Roary (John Savage) has been in a bad way since his suicide attempt. He had walked into an office block and reached one of the top floors, whereupon he entered an empty room, opened the window and launched himself into the air, but a tree broke his fall and when he landed he was still alive, if seriously injured. A long spell in hospital followed, but now he is out and back in his small apartment, not really thinking about anything of the future except where he can get a good drink. So it is Roary enters the nearby Max's, and is greeted by friendly bartender Jerry (David Morse) - will he feel at home here?
In some ways Inside Moves resembles a movie version of the sitcom Cheers, not so much because of its plot, but because of its presentation of a bar where all these distinct personalities assemble to enjoy each other's company, have a laugh and maybe make a connection without making too big a deal of it. Based on a novel by Todd Walton and adapted by then husband and wife team of actress Valerie Curtin and soon-to-be director Barry Levinson, it made the lead character suicidal at the start (in the novel he had been a Vietnam War veteran), but failed to explain what exactly had driven him to that state.
So any depth in the protagonist is left up to Savage, and unfortunately he is acting very hard here, where less effort in his portrayal could have made Roary more believable. Luckily, the star is surrounded by a cast who seem far more natural, even if the script seems to be straining itself to be uplifting to the same extent as Savage's thespianism. For most of the film, he relies on his shaggy hair and beard as mise-en-scene to show that this man has been damaged by life, although he does get to limp as well, not exactly in a Long John Silver kind of way, but almost as overplayed.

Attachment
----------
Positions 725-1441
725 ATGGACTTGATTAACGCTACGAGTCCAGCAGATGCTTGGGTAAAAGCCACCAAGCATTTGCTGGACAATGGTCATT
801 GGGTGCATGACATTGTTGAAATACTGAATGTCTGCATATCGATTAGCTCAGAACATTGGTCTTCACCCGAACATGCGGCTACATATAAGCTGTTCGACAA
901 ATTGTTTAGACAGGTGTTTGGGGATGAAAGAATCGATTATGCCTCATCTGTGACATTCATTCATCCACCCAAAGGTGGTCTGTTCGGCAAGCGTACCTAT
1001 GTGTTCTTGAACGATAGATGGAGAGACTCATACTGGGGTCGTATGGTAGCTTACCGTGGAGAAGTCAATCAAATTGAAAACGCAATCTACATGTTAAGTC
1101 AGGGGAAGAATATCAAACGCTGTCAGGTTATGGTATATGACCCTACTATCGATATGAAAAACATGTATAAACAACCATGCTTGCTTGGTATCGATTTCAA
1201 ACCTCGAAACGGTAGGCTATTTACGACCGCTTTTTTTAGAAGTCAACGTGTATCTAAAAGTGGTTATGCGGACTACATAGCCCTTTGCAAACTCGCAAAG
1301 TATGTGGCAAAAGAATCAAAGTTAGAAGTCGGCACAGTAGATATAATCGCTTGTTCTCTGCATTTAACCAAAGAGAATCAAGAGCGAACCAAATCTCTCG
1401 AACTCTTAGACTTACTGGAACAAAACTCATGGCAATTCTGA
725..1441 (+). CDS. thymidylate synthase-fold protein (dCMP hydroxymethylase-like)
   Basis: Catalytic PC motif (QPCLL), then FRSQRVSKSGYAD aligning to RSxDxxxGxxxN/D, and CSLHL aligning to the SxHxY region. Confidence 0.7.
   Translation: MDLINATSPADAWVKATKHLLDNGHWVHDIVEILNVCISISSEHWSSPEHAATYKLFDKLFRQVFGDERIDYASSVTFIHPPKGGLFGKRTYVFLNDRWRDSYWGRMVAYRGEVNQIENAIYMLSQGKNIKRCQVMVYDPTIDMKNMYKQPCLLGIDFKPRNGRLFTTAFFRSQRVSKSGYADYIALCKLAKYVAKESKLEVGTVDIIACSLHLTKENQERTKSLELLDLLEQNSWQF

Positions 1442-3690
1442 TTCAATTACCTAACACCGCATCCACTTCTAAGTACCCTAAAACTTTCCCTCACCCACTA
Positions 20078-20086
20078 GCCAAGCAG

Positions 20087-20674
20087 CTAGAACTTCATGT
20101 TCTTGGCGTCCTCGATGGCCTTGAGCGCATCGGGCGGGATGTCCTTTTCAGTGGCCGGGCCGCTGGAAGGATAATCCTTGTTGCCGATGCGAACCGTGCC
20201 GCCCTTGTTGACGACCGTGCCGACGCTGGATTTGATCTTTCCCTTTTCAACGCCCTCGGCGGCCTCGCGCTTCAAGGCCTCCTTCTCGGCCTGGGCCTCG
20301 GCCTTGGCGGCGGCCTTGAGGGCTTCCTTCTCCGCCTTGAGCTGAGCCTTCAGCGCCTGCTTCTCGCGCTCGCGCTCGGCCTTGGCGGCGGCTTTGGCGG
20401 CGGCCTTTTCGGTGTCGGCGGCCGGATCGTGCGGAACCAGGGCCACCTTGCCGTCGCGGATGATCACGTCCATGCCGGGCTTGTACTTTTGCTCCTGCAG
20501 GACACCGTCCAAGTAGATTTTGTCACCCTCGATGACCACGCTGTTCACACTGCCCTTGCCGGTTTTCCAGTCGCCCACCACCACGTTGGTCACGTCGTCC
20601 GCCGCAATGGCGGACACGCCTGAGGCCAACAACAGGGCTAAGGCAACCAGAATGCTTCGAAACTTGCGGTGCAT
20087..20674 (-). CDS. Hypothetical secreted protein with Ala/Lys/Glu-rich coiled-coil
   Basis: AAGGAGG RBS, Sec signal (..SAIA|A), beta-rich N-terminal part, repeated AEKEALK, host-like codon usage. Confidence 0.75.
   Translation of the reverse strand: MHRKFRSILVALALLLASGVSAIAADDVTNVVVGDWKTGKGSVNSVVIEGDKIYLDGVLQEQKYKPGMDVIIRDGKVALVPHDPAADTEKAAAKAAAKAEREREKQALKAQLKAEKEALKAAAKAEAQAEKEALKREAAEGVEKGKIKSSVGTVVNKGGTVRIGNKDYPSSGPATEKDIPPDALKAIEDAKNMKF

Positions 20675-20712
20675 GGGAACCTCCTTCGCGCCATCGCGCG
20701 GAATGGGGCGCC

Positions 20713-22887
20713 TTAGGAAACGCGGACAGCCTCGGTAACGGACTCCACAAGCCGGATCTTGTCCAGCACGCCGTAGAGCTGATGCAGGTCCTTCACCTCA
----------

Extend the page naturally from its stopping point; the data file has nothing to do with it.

Yet it's this fact that Inside Moves features a lead who is disabled, along with other characters in the bar, that made it catch on among circles of those similarly afflicted, probably because the handicap was not the be all and end all to their personalities. These were not living problem cases, but actual people who happened to have a physical drawback which did not necessarily define their being. Among the patrons there is paralysis, blindness and lack of body parts (Harold Russell, Oscar winner from The Best Years of Our Lives, returned to the big screen especially), and Jerry has a bad leg, too, although he can get his corrected with surgery if only he had the money.
Here's where the uplifting part enters into it, as Jerry has a real talent for basketball, and Roary encourages his new friend in this area, so when Jerry finally does get his leg seen to he enjoys a meteoric rise through the professional game. But now he is reluctant to return to the bar and see his old pals, the only real dark cloud on the drama, as it explores how those in Jerry's old life remind him of his past troubles and how he should come to terms with these relationships, not as a handicap like his leg was, but as a source of support. Inside Moves may seem like a strange choice for director Richard Donner after the blockbusters of The Omen and Superman, but in spite of its nods toward real life, this as much a fantasy as those previous works, not in a bad way but as a Hollywood feelgood movie with a touch of grit. Music by John Barry.